Goal 3: Advance Translational Research

NIH should promote, rather than deter “fast-track” translational research projects

In the current environment, NIH reviewers actually deter, rather than promote, progress on proposed pre-clinical animal research that is most likely to rapidly translate into clinical breakthroughs in the short term. Scientists should be allowed to focus on critical missing information (roadblocks) needed to accelerate a promising treatment to clinical trials. For instance, at the NHLBI there is currently no study section ...more »

Submitted by (@nhlbiforumadministrator)

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Goal 3: Advance Translational Research

Animal models of vascular diseases

How can we better model human vascular disease in all its complexity?

­This is key to more effective translation of both diagnostics and therapeutics. Develop improved animal models of vascular diseases including PAD, aneurysm, venous diseases, to facilitate fundamental research and preclinical development.

Submitted by (@societyforvascularsurgery)

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Goal 3: Advance Translational Research

The need for funding priorities and emphasis on valve disease and large-animal preclinical studies

Investigators need NHLBI support for programs that transform our approach to heart valve disease to mechanism-based prevention with large-animal preclinical studies through: an NHLBI-sponsored sponsored Heart Valve Network; development of models of genetic and acquired valve disease; a study section devoted to valve disease; and RFAs and RFPs based on Task Force priorities in mitral valve disease.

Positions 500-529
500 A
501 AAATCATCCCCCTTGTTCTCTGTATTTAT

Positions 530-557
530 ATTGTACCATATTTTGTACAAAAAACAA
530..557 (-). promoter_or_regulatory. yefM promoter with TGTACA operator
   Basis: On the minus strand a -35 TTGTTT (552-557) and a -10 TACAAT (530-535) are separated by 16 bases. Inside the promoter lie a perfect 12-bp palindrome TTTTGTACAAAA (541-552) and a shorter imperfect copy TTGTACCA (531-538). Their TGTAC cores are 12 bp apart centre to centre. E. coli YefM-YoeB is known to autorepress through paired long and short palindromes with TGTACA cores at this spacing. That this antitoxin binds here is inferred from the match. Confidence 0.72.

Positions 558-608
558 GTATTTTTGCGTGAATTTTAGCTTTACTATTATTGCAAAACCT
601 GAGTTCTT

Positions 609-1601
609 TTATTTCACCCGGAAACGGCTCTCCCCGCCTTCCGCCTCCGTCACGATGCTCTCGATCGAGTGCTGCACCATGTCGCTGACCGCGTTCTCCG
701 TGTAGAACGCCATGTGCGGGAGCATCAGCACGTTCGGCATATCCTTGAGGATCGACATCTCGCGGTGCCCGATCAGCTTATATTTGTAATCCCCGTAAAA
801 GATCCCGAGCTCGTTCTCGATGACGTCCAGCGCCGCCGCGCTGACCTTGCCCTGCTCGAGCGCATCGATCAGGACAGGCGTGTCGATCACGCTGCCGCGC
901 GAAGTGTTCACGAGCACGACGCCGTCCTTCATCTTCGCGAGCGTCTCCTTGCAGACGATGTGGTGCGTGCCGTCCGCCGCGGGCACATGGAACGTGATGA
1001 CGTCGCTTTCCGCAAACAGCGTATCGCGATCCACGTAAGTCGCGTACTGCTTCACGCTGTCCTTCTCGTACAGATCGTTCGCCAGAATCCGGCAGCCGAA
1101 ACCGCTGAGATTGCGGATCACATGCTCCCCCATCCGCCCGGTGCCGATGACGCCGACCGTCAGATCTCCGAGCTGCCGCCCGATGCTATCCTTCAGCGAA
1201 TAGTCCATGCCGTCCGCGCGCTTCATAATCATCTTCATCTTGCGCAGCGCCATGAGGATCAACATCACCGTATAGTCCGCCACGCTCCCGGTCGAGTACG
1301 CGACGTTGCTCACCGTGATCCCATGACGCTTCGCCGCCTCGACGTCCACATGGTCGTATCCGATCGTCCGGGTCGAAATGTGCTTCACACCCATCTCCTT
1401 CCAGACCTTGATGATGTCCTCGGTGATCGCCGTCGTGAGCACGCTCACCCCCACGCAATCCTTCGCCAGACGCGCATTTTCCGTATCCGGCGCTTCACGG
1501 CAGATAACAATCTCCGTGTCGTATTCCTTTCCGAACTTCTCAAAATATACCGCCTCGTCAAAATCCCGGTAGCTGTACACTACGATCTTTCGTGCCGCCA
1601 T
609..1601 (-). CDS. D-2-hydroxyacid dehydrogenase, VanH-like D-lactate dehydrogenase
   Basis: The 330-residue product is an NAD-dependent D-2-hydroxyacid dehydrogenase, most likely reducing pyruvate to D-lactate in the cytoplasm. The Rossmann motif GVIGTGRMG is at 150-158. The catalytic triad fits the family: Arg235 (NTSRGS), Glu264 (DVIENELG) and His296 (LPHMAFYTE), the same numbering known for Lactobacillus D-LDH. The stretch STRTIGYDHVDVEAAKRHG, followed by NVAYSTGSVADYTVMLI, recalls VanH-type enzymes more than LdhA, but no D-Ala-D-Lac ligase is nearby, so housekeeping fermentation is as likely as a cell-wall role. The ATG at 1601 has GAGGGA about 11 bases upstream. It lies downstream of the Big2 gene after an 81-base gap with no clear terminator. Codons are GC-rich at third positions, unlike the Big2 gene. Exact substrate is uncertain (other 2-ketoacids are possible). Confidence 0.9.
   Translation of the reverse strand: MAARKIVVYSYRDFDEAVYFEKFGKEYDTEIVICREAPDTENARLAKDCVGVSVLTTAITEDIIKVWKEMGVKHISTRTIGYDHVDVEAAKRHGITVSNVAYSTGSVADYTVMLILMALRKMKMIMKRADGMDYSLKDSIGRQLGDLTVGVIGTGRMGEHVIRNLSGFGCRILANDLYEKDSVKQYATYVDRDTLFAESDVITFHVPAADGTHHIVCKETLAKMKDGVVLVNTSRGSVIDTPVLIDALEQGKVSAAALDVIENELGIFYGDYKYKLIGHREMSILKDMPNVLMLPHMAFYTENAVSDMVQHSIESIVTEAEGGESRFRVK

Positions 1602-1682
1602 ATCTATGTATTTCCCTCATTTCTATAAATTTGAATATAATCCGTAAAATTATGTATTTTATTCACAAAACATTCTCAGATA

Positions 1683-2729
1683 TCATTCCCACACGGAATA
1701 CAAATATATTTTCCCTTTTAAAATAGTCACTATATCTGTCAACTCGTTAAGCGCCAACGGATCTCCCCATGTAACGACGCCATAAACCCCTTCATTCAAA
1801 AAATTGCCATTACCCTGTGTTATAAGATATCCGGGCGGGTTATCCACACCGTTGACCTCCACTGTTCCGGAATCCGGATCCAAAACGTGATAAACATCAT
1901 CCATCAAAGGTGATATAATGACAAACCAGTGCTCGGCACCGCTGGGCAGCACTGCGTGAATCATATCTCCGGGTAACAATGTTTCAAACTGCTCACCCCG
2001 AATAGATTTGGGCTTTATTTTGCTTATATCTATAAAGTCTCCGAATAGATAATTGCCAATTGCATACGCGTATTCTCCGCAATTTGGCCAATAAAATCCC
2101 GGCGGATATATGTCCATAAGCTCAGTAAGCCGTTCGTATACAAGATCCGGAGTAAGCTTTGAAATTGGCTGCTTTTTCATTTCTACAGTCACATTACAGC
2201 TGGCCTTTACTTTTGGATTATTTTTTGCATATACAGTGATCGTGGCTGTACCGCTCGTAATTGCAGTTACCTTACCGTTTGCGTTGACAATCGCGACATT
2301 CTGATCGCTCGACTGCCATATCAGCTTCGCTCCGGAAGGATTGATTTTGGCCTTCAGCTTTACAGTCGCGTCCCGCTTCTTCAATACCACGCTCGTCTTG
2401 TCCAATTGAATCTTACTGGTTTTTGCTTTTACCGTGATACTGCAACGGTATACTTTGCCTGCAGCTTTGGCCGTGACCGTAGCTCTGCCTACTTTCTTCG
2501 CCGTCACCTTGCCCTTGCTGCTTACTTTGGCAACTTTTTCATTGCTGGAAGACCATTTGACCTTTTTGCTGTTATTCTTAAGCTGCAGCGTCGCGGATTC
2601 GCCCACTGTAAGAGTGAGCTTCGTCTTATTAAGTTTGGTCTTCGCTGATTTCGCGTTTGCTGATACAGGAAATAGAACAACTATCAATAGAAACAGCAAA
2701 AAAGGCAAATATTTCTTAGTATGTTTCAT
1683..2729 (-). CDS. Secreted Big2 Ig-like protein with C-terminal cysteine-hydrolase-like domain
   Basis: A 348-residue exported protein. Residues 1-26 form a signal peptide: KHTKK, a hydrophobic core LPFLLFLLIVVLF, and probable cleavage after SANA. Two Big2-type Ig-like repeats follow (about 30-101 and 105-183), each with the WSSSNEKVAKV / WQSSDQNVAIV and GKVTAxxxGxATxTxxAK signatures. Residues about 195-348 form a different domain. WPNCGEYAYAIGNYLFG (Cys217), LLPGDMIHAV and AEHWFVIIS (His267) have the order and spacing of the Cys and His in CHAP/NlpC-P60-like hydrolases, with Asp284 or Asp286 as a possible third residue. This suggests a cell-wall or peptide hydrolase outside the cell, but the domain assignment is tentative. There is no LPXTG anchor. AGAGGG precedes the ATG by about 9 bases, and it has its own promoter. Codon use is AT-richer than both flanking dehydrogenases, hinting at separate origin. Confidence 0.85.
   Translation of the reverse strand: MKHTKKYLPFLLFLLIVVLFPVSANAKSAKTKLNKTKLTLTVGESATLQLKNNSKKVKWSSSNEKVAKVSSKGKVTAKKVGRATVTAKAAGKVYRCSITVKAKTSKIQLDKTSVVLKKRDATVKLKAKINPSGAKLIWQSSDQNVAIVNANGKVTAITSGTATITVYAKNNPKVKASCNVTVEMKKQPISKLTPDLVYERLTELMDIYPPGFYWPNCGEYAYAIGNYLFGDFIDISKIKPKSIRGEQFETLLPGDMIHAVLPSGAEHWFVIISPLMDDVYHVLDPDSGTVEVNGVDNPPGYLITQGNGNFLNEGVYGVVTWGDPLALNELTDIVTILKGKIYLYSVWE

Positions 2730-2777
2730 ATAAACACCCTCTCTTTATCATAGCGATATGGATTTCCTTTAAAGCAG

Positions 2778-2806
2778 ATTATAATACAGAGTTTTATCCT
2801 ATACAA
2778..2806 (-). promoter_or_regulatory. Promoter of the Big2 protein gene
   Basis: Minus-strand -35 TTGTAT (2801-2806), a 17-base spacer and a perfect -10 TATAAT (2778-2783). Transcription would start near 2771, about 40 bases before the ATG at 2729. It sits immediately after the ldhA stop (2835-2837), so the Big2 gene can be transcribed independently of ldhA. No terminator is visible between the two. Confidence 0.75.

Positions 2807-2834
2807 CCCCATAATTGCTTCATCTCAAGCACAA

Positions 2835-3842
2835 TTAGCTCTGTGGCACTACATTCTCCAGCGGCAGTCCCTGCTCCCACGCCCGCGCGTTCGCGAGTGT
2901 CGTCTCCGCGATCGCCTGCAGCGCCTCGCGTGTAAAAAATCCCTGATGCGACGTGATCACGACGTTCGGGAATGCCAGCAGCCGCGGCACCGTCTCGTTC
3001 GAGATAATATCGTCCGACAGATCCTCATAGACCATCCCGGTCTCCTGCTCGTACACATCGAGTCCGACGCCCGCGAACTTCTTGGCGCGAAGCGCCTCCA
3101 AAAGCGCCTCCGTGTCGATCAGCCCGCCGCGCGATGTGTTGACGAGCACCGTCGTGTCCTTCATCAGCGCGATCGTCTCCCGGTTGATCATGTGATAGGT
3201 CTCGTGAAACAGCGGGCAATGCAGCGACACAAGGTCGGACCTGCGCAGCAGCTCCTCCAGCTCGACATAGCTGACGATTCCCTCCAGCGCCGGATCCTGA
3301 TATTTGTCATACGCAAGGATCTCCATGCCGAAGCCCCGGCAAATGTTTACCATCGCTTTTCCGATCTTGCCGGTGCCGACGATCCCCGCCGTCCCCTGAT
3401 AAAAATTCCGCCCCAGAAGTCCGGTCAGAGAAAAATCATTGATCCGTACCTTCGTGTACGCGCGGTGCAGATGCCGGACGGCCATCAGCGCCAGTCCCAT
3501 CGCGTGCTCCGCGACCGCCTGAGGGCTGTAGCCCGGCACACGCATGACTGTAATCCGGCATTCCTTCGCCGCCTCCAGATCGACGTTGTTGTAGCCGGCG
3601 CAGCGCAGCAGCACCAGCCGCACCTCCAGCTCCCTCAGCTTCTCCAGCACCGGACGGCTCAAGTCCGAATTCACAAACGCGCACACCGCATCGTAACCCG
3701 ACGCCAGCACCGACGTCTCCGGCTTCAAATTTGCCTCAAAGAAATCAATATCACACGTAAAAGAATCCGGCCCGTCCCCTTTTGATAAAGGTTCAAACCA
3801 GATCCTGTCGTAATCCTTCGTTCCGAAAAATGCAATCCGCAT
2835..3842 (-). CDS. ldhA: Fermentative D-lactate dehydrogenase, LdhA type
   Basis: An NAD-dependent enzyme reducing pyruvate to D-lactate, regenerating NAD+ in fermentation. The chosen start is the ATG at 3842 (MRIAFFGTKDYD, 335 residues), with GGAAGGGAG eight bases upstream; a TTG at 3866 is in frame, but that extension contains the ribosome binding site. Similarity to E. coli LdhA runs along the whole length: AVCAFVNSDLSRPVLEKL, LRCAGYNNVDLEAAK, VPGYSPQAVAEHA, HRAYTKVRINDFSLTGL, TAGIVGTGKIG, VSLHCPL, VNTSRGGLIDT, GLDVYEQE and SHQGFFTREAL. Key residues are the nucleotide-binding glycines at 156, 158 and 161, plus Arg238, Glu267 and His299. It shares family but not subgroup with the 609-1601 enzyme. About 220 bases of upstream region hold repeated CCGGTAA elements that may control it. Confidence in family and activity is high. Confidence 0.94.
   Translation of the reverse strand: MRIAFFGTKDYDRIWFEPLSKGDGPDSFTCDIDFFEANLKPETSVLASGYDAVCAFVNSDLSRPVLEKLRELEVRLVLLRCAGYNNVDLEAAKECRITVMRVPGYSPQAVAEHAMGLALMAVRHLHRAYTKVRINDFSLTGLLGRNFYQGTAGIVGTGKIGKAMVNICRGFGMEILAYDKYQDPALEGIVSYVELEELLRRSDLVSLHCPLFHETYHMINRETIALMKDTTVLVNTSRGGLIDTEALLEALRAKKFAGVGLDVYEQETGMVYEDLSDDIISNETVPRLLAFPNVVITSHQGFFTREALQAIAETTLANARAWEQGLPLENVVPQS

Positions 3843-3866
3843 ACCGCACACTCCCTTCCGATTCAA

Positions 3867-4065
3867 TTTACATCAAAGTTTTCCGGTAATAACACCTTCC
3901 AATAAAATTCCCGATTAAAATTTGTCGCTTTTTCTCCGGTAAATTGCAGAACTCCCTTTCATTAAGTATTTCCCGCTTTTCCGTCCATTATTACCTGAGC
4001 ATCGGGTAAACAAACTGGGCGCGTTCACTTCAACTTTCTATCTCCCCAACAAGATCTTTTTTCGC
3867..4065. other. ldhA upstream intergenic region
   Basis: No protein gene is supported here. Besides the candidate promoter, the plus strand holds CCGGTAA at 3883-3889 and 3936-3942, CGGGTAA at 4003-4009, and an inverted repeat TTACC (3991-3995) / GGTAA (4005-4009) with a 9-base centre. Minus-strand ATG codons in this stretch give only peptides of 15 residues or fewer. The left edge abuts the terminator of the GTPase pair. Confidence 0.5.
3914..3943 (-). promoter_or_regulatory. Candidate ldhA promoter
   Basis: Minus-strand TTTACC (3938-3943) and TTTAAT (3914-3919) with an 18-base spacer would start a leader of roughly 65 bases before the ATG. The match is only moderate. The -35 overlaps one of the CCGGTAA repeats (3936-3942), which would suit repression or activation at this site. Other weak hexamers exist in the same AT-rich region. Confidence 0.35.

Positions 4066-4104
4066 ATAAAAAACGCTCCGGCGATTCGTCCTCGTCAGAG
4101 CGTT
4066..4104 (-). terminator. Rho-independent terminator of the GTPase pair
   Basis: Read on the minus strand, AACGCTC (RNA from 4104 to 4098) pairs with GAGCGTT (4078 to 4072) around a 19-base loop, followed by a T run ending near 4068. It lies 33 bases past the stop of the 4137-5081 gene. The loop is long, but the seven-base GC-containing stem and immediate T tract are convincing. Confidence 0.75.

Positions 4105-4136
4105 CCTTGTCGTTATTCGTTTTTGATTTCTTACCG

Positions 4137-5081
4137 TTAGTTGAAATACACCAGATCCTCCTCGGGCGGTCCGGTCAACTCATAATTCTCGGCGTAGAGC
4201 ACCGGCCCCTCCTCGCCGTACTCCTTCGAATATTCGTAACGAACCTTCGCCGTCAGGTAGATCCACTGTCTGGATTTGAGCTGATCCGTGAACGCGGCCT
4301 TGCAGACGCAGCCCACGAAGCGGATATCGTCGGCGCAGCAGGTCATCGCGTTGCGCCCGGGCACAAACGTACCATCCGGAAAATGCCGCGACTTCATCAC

Submitted by (@rlevine)

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Goal 2: Reduce Human Disease

New analysis methods for research using animal models

The idea that 'animal models can faithfully predict the outcomes in human clinical trials of new medicines and treatments' is highly compelling. However, due to differences (biological and non-biological) between humans and animals this goal can likely not be achieved. Not only are animals genetically different from humans, everything else is different too. Even if living quarters are shared (e.g. house pet animals), ...more »

Submitted by (@gabrielegrunig)

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Goal 2: Reduce Human Disease

Challenge

Genetic or biologic makers that predict outcomes in pulmonary fibrosis are needed.

Validated animal models of lung fibrosis that better resemble the human condition are needed to speed up the drug development process.

An international patient registry is needed to help promote understanding of the natural history of pulmonary fibrosis and real-world impacts of interventions.

Submitted by (@swigrisj)

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Goal 3: Advance Translational Research

Animal Models for COPD -- Core Facilities

COPD is a major health problem with more than 140,000 deaths per year and yet there is a relative paucity of treatments that might modify the course of this disease. In part, this is due to the poor efficiency of animal models that require months of exposure to cigarette smoke. Moreover, there are no well validated small animal models of chronic mucus hypersecretion. Funding of core facilities that could both provide ...more »

Submitted by (@rwise0)

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Goal 2: Reduce Human Disease

Interactions between anticoagulant therapy and antiretroviral drugs

Cardiovascular pathology has become a major problem in the management of the HIV-infected patient during the ART era. A large number of HIV patients will receive anticoagulants drugs for secondary prevention of cardiovascular disease. It is therefore critical to understand the interactions between antiretroviral therapy and anticoagulant therapy to safely treat HIV patients.

Submitted by (@pandrea)

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